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Film Adaptation of Bestselling Egyptian Apocalyptic Novel, ‘Utopia,’ in Development

Film Adaptation of Bestselling Egyptian Apocalyptic Novel, 'Utopia,' in Development

The well that is Egyptian sci-fi cinema isn’t exactly overflowing, or even half-full (sci-fi movies made by Egyptian filmmakers, that tell stories centered around Egyptian characters); and as a lover of sci-fi movies in general, who also wants to see more filmmakers of the diaspora work within the genre, this project immediately had my attention!

In a deal announced at Cannes (which kicked off today), a film adaptation of Egyptian author Ahmed Khaled Towfik’s 2010 bestselling novel (also hailed a masterpiece), titled “Utopia” is in the works. 

The apocalyptic tale will be adapted by Egyptian filmmaker Rami Imam.

The relatively-short (192-pages) novel is set in a dystopian Egypt in the year 2023: “The decadent rich live in secured compounds while the poor are trapped outside in a dog-eat-dog world. In this setting, a young man and a young girl venture out of their gated communities to see for themselves what their country is really like.”

If it sounds familiar, it’s because, well, it is. We’ve seen several futuristic movies that tackle the class divide (whether directly, or otherwise) – most recently, see Neill Blomkamp’s (underwhelming) “Elysium” to start.

But wait… the story in “Utopia” becomes even more intriguing… 

A review I read on Amazon elaborates, painting a fuller portrait of the universe the story is set in, and the motivations of its characters: “‘Utopia’ is set in the early 2020s. The world has changed, primarily because petroleum-based products — specifically oil — have been replaced by the synthetic ‘biroil’, formulated in 2010, and so the oil-producing countries of the Middle East (among others) are no longer able to rake in the easy cash and have been reduced to peripheral states again. The situation in Egypt is a different one: here a society already polarized between haves and have-nots is destroyed when the middle-class evaporates. What remains is an upper class that remains in complete control over the economy, and the vast majority that lives at the lowest of subsistence levels. Protected by American guards, life here is one of indolent and decadent luxury, where anything goes — “as long as you don’t infringe on the property of the rest of Utopia’s residents”. The young narrator of much of the story is typical of his generation, able to do almost entirely as he pleases, indulging in sex and drugs and dangerous recreation. He’s also pretty bored — as he’s stuck: “In Utopia, where looking for a way to pass every minute of your life consumes you.” He has an idea for a new challenge, however. He wants to go hunting. Hunting an ‘Other’ — those less-than-humans on the outside. Their lives are essentially worthless, and it sounds pretty exciting. With his girlfriend, he hatches a plan to leave Utopia and visit the world of the Others. Knowing that a simple phone call will then bring out the cavalry — or rather the Marines — and safely shuttle them back home. Of course, it doesn’t turn out to be quite as simple as all that. Utopia switches back and forth between being narrated by the nameless Utopian, and an ‘Other’ from outside Utopia — ‘Predator’ and ‘Prey’ as the alternating chapter-titles have it. Though it’s not quite as simple as that either. The ‘Other’ recognizes that the Utopian and his girlfriend are not from around here — as does most everyone else who gives them much more than a glance — but he decides to protect them. Fatalistic from the start, he nevertheless sees (with his one good eye) that this is what he has to do: get these two fishes-out-of-water back to where they belong – Utopia.”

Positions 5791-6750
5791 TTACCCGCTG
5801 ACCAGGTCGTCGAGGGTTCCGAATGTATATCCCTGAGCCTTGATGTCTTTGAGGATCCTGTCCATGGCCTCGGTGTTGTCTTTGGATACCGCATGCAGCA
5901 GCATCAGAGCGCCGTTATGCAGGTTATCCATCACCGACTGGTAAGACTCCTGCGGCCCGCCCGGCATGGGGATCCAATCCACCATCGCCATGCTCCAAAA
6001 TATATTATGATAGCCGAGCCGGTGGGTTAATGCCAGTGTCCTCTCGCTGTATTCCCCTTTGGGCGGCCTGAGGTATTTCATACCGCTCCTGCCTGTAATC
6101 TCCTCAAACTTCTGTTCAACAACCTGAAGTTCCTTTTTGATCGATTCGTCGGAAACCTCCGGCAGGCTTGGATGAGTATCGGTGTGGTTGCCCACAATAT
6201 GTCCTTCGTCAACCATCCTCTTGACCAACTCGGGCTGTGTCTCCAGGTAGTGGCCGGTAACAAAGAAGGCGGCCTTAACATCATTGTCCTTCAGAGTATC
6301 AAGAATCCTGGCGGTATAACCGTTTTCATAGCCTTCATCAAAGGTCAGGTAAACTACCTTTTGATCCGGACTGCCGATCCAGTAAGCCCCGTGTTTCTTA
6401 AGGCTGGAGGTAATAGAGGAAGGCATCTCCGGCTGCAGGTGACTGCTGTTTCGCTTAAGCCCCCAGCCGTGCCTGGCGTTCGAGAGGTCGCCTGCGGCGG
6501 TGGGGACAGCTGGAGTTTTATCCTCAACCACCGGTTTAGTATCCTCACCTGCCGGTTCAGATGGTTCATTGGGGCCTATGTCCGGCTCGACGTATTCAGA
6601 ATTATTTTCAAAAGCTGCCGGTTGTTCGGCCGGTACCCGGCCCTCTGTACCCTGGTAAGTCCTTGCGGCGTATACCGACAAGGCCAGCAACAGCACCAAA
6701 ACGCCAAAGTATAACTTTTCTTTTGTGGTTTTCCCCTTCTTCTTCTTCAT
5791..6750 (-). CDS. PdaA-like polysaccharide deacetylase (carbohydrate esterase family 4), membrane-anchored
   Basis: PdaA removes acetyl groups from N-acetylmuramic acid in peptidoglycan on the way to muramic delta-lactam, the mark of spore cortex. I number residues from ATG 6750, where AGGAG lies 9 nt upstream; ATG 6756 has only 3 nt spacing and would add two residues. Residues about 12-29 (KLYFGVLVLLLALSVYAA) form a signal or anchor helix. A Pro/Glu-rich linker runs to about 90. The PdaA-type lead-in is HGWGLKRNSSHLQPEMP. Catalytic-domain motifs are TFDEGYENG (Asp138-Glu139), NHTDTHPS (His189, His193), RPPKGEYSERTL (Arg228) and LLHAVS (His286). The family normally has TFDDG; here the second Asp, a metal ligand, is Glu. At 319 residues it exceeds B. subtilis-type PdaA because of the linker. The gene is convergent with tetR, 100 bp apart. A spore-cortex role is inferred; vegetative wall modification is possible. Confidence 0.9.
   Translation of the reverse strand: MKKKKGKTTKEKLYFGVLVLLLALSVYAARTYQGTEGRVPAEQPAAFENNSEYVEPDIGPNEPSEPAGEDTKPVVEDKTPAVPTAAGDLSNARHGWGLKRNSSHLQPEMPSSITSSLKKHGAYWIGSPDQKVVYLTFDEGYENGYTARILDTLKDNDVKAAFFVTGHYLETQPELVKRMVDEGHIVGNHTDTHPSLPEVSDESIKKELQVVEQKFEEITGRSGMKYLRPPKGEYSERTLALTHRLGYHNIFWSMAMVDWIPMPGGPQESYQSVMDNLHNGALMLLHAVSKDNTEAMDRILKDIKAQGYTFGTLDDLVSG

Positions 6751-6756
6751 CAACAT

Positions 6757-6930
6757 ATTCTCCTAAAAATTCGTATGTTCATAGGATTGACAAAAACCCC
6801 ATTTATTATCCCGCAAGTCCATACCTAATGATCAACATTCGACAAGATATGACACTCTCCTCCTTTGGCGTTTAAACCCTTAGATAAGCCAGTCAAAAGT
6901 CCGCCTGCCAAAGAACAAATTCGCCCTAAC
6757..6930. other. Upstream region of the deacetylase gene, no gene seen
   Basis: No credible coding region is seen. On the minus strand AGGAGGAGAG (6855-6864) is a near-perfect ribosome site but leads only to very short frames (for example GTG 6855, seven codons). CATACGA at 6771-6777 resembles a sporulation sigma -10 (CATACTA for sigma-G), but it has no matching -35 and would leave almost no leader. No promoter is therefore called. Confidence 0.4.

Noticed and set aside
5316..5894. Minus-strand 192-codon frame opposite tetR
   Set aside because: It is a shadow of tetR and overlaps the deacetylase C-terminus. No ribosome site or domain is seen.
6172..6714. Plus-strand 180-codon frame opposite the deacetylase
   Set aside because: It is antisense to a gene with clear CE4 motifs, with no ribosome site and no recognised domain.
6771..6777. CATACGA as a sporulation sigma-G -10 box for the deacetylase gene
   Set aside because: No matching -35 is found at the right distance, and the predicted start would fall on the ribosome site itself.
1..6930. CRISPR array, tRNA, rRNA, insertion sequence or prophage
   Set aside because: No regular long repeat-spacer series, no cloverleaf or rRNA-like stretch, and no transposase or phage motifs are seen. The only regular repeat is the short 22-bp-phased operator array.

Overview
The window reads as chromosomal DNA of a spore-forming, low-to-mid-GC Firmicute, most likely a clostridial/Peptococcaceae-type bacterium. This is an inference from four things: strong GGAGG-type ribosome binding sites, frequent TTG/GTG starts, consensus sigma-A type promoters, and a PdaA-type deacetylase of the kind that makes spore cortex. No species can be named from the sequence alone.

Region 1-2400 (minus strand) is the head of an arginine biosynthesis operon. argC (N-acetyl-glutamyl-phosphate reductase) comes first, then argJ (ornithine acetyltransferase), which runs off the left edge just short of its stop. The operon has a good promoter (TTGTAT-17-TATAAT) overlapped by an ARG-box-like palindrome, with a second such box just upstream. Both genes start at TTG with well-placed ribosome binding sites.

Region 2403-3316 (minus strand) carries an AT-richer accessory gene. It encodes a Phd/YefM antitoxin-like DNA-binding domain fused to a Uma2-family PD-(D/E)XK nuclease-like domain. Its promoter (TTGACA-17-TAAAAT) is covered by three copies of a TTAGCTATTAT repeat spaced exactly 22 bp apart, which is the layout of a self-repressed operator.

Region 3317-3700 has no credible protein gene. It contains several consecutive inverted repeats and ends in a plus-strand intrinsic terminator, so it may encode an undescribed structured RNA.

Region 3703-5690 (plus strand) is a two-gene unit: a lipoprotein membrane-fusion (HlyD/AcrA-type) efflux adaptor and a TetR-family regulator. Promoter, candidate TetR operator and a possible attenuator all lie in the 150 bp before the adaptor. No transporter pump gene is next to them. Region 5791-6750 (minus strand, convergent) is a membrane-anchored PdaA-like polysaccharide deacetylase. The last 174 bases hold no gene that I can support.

I’d guess that, along the way, they trio bonds, and the Utopians become less Utopian. And by the time they return to Utopia, they aren’t quite the same people they were when they left it to “hunt” the other. And their reintroduction into Utopia acts as a kind of “cure” that spreads throughout Utopia, ushering in a different kind of existence – one in which the existing class divide gradually evaporates.

Just a guess, as I said. I haven’t read the novel. But I will, as soon as I get my hands of a copy. If you’d like to do the same click here

If you’ve read the novel, feel free to chime in.

The film adaptation has yet to be cast, but director Imam revealed to Variety that he plans to go after at least one high-profile American actor for a role in the movie. He didn’t say what actors are on his list, but that they would play one of the American marines protecting Utopia. and what part they’d be playing.

The project is being developed by director Rami Imam’s production company, the Cairo-based True Motion, which he’ll also produce along with a number of international special effects companies, to make sure he gets the absolute best in visual design.

“Utopia requires a gargantuan and exceptional effort in visual and special effects, a la Marvel Studios, including green screens and CG shots highlighting both worlds,” Imam said.

I’m sure it does, and I hope he gets what he wants!

No ETA on “Utopia” yet.

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